Nearly three years later, the young girl, now a college student at Florida A&M University, was called to the witness stand to repeat what she’d witnessed during the evening hours of January 26, 2011, while out walking her dog. Although it was nearly three later (she did not give a deposition), the young college woman’s trial testimony flowed like water from a faucet. She was not scared to speak about what she’d witnessed. If anything, the young college woman seemed to be relieved to finally speak out about it. What the young college woman was not prepared for was the backlash that she would receive for speaking out that could possibly (even until this day) put her life in jeopardy. Soon after her brave testimony, local news station WCTV reporter Julie Montanaro exploited the young college woman. WCTV published the college woman’s name and nearly all of the college woman’s trial testimony on their website. (Closing arguments had not occurred.) The young college woman was a witness for the defense. The young college woman did not know the defendant and did not know anything about the on-going conspiracies and corruption that was plaguing his judicial proceeding from the time of his 2011 arrest up until his trial. While WCTV reporter Julie Montanaro exploited the young college woman, the complete opposite was done for the identity of State Prosecutor Jack Campbell’s key witnesses—who were adult criminals—including one was an already convicted felon and was awaiting trial for two armed bank robberies in Tallahassee. WCTV reporter Julie Montanaro’s disgraceful message was not unfamiliar to many college students and longtime residence of Tallahassee—if you speak out against law enforcement officials and State Attorney Willie Meggs’—you will be exploited.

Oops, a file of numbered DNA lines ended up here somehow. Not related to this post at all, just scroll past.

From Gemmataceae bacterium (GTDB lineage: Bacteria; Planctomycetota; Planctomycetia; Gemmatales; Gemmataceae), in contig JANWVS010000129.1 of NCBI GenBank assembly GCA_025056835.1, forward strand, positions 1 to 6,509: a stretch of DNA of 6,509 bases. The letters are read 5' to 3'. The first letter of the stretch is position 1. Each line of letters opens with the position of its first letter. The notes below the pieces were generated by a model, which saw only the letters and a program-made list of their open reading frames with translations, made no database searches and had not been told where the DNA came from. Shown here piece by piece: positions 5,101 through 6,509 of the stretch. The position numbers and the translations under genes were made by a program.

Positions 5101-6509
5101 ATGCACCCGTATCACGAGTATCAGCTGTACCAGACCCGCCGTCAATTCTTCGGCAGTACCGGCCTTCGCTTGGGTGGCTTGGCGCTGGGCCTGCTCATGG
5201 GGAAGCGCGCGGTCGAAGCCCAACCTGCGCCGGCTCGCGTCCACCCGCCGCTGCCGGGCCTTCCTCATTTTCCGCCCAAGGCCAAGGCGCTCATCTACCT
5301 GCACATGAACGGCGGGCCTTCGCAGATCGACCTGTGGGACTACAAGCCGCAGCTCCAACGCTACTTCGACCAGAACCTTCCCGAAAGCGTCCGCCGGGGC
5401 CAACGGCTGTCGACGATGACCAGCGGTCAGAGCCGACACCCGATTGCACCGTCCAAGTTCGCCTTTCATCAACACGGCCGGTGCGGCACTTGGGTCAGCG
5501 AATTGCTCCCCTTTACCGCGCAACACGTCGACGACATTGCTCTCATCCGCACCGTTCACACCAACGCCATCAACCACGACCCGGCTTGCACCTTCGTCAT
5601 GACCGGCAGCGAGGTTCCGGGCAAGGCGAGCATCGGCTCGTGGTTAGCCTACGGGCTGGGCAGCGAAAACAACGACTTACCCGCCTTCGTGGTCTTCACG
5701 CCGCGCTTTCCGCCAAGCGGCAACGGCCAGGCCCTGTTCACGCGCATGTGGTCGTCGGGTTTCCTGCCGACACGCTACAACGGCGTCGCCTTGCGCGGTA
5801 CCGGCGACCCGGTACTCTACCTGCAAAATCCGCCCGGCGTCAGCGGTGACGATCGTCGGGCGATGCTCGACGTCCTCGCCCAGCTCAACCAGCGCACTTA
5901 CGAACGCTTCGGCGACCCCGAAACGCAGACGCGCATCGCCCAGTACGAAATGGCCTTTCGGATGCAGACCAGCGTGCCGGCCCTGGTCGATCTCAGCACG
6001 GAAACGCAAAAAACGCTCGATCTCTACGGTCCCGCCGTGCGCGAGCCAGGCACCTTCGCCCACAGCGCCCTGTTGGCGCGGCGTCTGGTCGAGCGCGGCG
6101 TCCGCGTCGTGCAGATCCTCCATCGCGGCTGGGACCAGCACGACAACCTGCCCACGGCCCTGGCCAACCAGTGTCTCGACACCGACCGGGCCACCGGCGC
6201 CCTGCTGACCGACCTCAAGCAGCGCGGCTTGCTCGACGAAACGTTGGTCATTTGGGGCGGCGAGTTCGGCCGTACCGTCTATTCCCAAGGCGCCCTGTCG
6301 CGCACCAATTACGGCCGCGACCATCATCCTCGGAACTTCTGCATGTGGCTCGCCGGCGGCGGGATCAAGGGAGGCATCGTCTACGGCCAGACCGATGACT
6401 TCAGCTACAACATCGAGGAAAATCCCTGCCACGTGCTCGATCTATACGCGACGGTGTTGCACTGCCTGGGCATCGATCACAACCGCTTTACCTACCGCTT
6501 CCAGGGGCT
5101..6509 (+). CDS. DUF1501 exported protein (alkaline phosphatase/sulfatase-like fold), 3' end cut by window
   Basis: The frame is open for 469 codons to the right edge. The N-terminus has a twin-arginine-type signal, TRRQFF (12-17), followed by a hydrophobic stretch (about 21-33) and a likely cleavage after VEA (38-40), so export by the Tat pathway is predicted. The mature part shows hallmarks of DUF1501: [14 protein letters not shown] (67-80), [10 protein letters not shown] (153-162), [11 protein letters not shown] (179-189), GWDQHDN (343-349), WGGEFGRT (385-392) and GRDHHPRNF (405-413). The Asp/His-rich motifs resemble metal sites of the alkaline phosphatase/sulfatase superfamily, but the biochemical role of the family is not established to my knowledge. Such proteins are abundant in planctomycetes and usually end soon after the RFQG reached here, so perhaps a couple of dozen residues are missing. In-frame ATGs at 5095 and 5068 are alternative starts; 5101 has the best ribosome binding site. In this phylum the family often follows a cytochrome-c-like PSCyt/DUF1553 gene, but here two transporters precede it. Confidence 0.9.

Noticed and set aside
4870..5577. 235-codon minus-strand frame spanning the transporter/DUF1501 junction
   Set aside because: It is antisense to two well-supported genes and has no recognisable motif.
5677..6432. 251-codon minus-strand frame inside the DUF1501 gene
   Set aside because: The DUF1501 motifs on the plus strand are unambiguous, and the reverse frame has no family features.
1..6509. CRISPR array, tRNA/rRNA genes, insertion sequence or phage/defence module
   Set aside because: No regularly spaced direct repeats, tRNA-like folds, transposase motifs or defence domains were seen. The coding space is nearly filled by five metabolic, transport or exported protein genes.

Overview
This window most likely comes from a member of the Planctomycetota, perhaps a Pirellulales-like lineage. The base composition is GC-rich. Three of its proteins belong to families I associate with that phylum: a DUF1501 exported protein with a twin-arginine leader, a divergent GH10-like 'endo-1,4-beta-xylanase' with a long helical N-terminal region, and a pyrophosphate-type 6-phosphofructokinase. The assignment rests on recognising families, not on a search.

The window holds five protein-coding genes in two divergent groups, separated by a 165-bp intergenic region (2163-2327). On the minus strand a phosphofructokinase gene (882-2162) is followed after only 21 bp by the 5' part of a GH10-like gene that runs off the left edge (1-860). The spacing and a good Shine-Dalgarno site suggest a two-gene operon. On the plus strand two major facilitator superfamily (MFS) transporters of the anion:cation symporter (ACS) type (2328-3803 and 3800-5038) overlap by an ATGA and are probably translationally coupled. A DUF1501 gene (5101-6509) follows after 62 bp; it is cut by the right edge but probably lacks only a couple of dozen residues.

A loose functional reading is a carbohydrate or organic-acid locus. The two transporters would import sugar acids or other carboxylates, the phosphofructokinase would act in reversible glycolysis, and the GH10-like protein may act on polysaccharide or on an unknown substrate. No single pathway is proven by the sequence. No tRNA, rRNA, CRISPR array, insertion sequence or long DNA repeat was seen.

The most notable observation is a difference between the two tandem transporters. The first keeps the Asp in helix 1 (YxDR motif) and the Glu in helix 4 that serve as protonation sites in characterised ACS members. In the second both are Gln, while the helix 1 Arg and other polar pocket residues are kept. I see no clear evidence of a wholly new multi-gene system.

During the early evening hours of January 27, 2011, hours after DeShon had learned that his ex-girlfriend and possibly his unborn baby, along with her brother were found murdered in their townhouse, seventeen-year-old, Tallahassee Community College freshman DeShon Thomas was out riding as a backseat passenger with his cousin and a young family. DeShon could not have known that the Leon County Sheriff’s Office had received a court order signed by Judge Ronald Flury for his AT&T cell phone records and to have him tracked using GPS in his cell phone. Although the probable cause for the court order stated that DeShon’s cell phone was connected to criminal activity and as a suspect in the double murders—when law enforcement officers with the Leon County Sheriff’s Office initiated a traffic stop on the SUV in that DeShon was riding, DeShon, along with his cousin, the young parents along with their toddler child were ordered to get out of the SUV. The driver and owner of the SUV was the mother of the child.
As law enforcement officers spoke with DeShon, other law enforcement officers arrived on the scene, including a K-9 unit. The SUV was searched and the K-9 sniffed for drugs. There was nothing located. Law enforcement officers asked DeShon to come with them to the Leon County Sheriff’s Office, and DeShon declined to do so. Law enforcement officials took photos of DeShon’s shoes. DeShon was then allowed to leave.